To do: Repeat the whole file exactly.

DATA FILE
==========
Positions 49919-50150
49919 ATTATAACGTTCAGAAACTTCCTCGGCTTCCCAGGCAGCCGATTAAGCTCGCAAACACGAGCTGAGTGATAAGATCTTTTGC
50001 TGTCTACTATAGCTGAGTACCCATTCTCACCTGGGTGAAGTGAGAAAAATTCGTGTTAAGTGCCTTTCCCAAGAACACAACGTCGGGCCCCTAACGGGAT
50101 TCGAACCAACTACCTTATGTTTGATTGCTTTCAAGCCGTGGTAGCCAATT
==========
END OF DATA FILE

Positions 49919-50150
49919 ATTATAACGTTCAGAAACTTCCTCGGCTTCCCAGGCAGCCGATTAAGCTCGCAAACACGAGCTGAGTGATAAGATCTTTTGC
50001 TGTCTACTATAGCTGAGTACCCATTCTCACCTGGGTGAAGTGAGAAAAATTCGTGTTAAGTGCCTTTCCCAAGAACACAACGTCGGGCCCCTAACGGGAT
50101 TCGAACCAACTACCTTATGTTTGATTGCTTTCAAGCCGTGGTAGCCAATT